The return of the Crew Dragon Resilience spacecraft has been delayed, as high winds off the coast of Florida threaten the crew’s safe landing. NASA announced Monday that the crew would not return until Saturday, three days after the crew’s planned departure from the International Space Station.

The four-person crew was supposed to return to Earth on Wednesday, with the Gulf of Mexico off the coast of the Florida Panhandle as it’s splashdown target. The mission, known as Crew-1 launched the four astronauts on November 16, 2020, and was the first operational crewed flight of a Crew Dragon spacecraft – developed and built by SpaceX.

NASA released a statement, claiming its team, along with SpaceX managers agree to postpone Crew-1 ‘s undocking and return home, due to weather forecasts of the zones off the Florida coast Crew Dragon is expected to land in. The mission is now supposed to end 11:36 a.m. EDT Saturday, bringing NASA astronauts Mike Hopkins, Victor Glover, Shannon Walker, and Soichi Noguchi a Japanese mission specialist back to Earth – or rather sea.

“NASA and SpaceX agreed to move Crew-1’s undocking and splashdown from Wednesday, April 28, following a review of forecast weather conditions in the splashdown zones off the coast of Florida, which currently predict wind speeds above the recovery criteria,”  NASA officials said in its statement. “Teams will continue to monitor weather conditions for splashdown ahead of Friday’s planned undocking.”

The crew will enter the Dragon capsule late afternoon Friday, and following a final check of the weather forecast, NASA mission control will give the go-ahead for the capsule to undock. Ground teams will continue to monitor weather reports of the targeted landing area as Crew Dragon Resilience spacecraft is carried away from the space station and finally re-enters Earth’s atmosphere Saturday.

The four astronauts at the ISS were visited by a second party aboard SpaceX’s Crew-2, which launched on April 22. That spacecraft was nearly intercepted by a UFO which was later classified as a piece of space debris. The successful docking brought four more NASA astronauts, just in time to greet and eventually replace Crew-1. As Crew-1 prepares to undock Friday, Crew-2 is settling in.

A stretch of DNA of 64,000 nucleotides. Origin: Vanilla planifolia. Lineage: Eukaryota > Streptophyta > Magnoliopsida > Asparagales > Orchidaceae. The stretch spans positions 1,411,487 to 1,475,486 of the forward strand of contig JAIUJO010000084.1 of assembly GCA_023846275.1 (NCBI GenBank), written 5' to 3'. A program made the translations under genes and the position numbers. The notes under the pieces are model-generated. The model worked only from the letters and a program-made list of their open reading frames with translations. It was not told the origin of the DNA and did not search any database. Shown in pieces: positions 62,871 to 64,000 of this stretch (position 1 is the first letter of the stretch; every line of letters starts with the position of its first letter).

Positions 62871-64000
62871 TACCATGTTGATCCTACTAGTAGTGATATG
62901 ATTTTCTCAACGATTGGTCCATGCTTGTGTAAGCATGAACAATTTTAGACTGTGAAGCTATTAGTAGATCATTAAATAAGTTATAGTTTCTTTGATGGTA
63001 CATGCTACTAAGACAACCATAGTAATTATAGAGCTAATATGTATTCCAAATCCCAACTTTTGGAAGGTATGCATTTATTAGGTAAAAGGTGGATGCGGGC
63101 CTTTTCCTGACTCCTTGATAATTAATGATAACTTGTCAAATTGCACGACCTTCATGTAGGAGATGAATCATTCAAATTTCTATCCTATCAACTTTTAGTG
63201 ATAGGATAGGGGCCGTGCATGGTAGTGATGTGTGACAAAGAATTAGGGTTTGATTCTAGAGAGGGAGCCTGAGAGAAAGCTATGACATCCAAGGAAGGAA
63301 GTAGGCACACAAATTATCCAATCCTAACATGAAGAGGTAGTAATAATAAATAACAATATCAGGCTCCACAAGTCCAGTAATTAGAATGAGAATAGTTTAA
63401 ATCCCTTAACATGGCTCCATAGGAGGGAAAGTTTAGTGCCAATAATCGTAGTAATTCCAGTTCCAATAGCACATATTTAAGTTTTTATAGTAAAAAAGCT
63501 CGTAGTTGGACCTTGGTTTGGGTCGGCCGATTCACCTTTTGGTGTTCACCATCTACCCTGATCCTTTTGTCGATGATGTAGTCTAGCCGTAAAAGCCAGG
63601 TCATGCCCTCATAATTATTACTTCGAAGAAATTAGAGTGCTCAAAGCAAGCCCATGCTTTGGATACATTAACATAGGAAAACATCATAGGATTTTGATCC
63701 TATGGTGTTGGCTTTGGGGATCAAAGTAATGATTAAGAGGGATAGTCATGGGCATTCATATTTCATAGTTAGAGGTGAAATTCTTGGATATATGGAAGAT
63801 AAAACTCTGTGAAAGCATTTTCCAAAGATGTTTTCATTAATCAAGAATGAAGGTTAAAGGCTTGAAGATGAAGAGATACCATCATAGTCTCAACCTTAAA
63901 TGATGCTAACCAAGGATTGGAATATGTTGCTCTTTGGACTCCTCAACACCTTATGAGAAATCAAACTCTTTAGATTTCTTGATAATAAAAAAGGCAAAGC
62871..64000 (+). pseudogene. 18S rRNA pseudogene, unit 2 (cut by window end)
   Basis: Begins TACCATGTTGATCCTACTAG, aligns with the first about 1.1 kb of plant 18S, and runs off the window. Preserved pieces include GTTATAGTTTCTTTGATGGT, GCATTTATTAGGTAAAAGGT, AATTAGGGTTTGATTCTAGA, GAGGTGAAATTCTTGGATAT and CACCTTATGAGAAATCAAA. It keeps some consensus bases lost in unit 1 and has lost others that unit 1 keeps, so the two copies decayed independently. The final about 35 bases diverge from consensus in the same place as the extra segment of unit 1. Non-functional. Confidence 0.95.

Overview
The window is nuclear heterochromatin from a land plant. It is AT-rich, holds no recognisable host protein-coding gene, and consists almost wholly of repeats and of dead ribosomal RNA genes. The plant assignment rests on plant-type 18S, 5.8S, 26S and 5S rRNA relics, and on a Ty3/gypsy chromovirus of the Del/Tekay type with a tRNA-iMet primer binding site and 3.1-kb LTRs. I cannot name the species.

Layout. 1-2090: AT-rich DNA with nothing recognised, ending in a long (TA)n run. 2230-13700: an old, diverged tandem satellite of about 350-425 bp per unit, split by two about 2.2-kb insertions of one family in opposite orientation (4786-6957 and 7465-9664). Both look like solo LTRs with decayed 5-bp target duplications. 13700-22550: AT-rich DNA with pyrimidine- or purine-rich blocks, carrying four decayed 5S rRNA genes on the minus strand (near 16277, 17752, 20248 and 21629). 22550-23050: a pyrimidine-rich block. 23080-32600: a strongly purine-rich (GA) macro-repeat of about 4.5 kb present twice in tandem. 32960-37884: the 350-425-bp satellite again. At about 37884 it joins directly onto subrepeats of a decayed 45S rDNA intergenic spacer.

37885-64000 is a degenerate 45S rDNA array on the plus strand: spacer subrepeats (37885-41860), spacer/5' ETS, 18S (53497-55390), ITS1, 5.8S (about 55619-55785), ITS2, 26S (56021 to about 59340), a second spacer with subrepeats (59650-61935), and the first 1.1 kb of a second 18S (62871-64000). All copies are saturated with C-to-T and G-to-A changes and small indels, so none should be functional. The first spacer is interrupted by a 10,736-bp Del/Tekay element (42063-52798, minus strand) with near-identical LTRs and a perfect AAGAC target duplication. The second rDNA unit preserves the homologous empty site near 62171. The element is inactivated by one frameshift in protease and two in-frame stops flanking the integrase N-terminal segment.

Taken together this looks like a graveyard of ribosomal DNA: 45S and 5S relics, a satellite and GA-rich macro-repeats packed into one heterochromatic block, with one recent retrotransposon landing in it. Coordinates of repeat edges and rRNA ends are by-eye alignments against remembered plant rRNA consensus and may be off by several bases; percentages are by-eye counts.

When Crew-1 finally departs the ISS, the capsule is expected to land (or splash) in one of seven sites off the Atlantic coast of Florida, its momentum diminished by four overhead parachutes. The exact landing site will depend on the quality of weather in each area.

Once the capsule makes contact with water, the four astronauts will be escorted out by SpaceX recovery teams. After medical checks, the crew will be delivered back to shore by helicopter and will then travel by plane to NASA’s Johnson Space Center in Houston – officially ending the 166-day mission.

As of Tuesday afternoon, Crew-1 made its farewell remarks aboard the International Space Station and issued the change of command.

The eventual landing of Crew-1 depends on the weather conditions Saturday, which as of now, will likely meet the requirements for a safe return home. The criteria for splashdown calls for wind speeds no faster than 12 mph, the perfect mix of wave height and wave periods, as well as a low probability of lightning. If the weather in any of the seven landing points match the criteria, the capsule will be able to lock its target and make a successful landing.

NASA has not released any statements regarding the likelihood of another delay. But with seven landing points, it is probable the four astronauts and the Crew-1 capsule will be back home soon.

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